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    #1

    Which is more common "wood" or "woods"?

    Hello,

    In the dictionary I checked, it says that both the singular "wood" and the plural "woods" can be used to refer to a "forest". I'm just wondering which is more common. Is it a BE VS AE thing?

    And is the wood(s) the same as the forest?

    Thank you.

    Nawee

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    #2

    Re: Which is more common "wood" or "woods"?

    "Woods" is used in AmE.

    A "forest" is much bigger. See the "synonyms" section here:

    Forest | Define Forest at Dictionary.com

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    #3

    Re: Which is more common "wood" or "woods"?

    Quote Originally Posted by SoothingDave View Post
    "Woods" is used in AmE.

    A "forest" is much bigger. See the "synonyms" section here:

    Forest | Define Forest at Dictionary.com
    This may be regional, but as a young man I worked as a logger (sometimes called a lumberjack) in the states of Oregon and Washington. We would cut down trees, haul them to a landing site, and load trucks with logs which went to a mill. We would call any area in which we worked "the woods". Sometimes we would have contracts near towns and sometimes the contracts were in large state and federal forests. Where we worked made no difference. We would always say that we were going to the woods to work. This carried through to recreational activities. If I was going to go fishing in a stream or a lake I would say that I'm going to the woods today.

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    #4

    Re: Which is more common "wood" or "woods"?

    I can agree with that. I was thinking more of place names than use in casual speech. I, too, would speak about going out in the woods.

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    #5

    Re: Which is more common "wood" or "woods"?

    We've discussed this before but I can't find the thread.

    In BE we also say 'There's a wood behind my house'.

  1. Barb_D's Avatar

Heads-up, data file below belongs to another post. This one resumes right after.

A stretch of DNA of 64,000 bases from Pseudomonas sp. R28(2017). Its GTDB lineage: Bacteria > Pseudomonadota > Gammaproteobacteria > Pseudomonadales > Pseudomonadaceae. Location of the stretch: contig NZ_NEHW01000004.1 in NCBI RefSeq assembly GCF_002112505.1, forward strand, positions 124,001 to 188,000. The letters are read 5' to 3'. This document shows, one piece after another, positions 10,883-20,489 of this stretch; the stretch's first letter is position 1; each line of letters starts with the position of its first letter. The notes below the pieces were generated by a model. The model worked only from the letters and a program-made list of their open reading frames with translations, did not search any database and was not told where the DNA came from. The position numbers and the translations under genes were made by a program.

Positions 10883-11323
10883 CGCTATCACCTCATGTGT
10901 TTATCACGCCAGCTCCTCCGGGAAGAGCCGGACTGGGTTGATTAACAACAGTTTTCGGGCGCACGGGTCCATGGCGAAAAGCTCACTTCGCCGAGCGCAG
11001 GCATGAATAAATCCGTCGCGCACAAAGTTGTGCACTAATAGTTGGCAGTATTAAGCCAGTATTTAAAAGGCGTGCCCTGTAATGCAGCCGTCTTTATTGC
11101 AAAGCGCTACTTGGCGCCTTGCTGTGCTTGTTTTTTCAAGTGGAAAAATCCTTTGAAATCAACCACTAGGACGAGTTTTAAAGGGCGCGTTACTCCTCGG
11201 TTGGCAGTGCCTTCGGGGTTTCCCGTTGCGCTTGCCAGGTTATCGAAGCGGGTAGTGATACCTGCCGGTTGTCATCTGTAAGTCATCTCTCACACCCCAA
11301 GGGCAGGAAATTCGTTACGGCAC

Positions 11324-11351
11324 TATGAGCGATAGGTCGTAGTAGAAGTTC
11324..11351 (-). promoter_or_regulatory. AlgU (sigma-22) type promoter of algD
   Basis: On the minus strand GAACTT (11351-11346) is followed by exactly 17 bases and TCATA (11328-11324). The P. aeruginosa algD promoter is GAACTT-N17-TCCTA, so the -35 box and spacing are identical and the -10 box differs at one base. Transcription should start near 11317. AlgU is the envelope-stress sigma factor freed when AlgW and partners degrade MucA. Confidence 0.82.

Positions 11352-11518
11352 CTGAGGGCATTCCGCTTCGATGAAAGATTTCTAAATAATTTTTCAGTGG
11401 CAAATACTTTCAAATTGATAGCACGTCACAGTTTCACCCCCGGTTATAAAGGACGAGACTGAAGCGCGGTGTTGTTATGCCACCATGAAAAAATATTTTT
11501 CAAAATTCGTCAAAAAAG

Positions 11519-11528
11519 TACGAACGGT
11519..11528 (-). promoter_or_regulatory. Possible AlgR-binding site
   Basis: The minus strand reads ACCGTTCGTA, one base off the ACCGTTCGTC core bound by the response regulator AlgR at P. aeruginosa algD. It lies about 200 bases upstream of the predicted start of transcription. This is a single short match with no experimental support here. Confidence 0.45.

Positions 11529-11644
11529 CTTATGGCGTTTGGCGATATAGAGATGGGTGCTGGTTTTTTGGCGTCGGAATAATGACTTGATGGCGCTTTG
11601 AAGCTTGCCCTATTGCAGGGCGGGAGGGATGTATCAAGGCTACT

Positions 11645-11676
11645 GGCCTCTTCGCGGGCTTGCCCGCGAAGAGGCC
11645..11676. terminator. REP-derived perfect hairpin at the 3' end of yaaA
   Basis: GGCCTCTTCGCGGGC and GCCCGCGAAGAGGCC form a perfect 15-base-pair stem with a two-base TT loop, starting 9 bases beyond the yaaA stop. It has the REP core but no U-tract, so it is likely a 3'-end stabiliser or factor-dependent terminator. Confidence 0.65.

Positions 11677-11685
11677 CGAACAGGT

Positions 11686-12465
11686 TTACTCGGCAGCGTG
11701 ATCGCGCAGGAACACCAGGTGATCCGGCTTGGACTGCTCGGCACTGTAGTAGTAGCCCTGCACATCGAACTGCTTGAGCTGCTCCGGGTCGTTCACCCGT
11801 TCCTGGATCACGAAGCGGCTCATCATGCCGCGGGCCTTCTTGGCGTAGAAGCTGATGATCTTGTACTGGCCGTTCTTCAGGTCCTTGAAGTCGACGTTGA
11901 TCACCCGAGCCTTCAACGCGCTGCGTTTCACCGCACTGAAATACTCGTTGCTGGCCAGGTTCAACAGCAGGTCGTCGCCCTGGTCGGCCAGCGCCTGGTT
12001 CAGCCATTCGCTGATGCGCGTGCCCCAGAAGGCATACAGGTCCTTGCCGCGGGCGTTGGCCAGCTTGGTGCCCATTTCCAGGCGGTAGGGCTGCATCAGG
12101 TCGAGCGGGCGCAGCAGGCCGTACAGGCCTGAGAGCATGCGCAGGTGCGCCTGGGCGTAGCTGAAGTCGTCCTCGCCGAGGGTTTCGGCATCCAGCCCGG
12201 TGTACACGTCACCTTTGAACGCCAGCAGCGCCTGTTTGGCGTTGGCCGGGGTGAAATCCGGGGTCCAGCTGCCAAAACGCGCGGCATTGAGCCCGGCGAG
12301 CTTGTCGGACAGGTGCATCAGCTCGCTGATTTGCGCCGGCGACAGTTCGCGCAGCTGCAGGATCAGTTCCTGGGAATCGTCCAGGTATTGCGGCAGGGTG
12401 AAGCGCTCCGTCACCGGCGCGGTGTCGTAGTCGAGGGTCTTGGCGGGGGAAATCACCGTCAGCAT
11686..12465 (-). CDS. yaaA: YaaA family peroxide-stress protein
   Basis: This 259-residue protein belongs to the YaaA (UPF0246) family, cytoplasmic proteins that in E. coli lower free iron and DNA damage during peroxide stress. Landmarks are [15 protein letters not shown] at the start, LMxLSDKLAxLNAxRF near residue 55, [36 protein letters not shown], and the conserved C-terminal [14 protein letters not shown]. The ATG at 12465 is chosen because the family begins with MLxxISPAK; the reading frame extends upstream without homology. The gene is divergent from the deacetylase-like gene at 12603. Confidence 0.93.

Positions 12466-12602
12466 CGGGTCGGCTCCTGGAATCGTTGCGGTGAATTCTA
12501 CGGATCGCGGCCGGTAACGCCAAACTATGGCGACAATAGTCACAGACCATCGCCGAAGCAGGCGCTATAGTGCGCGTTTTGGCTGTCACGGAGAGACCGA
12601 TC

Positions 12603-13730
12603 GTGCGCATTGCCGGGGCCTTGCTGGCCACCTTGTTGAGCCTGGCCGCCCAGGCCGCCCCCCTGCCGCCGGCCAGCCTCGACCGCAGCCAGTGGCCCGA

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    #6

    Re: Which is more common "wood" or "woods"?

    Quote Originally Posted by Gillnetter View Post
    This may be regional, but as a young man I worked as a logger (sometimes called a lumberjack) in the states of Oregon and Washington. We would cut down trees, haul them to a landing site, and load trucks with logs which went to a mill. We would call any area in which we worked "the woods". Sometimes we would have contracts near towns and sometimes the contracts were in large state and federal forests. Where we worked made no difference. We would always say that we were going to the woods to work. This carried through to recreational activities. If I was going to go fishing in a stream or a lake I would say that I'm going to the woods today.

    I'm so sorry for disupting this thread, but I'd love to know what the difference is between a logger and a lumberjack. Genuine question.
    And I really want to know if I'm the only one wondering if you dress in women's clothing and have buttered scones for tea? Not a genuine question. Well, actually, I'm genuinesly asking if anyone else thought this way, but I don't really wonder about the scones. Or the clothing. Either way, I know you're okay!
    I'm not a teacher, but I write for a living. Please don't ask me about 2nd conditionals, but I'm a safe bet for what reads well in (American) English.

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    #7

    Re: Which is more common "wood" or "woods"?

    As well as the size difference, I would say we use 'forest' rather than 'wood(s)' for areas planted with trees by humans. 'Woods' are normally natural.

  3. panglossa's Avatar
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    #8

    Re: Which is more common "wood" or "woods"?

    Quote Originally Posted by Barb_D View Post
    I'm so sorry for disupting this thread, but I'd love to know what the difference is between a logger and a lumberjack. Genuine question.
    And I really want to know if I'm the only one wondering if you dress in women's clothing and have buttered scones for tea? Not a genuine question. Well, actually, I'm genuinesly asking if anyone else thought this way, but I don't really wonder about the scones. Or the clothing. Either way, I know you're okay!
    Just a guess, but a logger, I suppose, could be anyone who works with logs, including operating machinery in a sawmill, whereas a lumberjack would probably be someone who goes out there and actually chops the trees down...(or, if you believe Monty Python, puts on women's clothes and hangs around in bars )

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    #9

    Re: Which is more common "wood" or "woods"?

    Quote Originally Posted by panglossa View Post
    As well as the size difference, I would say we use 'forest' rather than 'wood(s)' for areas planted with trees by humans. 'Woods' are normally natural.
    Forests can be planted by humans and woods generally aren't, but I do not think of this as a natural distinction, Until comparatively recent times, much of England was covered by natural forests, and there are still many natural tropical rain forests in the world.

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    #10

    Re: Which is more common "wood" or "woods"?

    Quote Originally Posted by 5jj View Post
    Forests can be planted by humans and woods generally aren't,
    This was precisely the point I was making. Of course, I never suggested that forests were usually not naturally growing.

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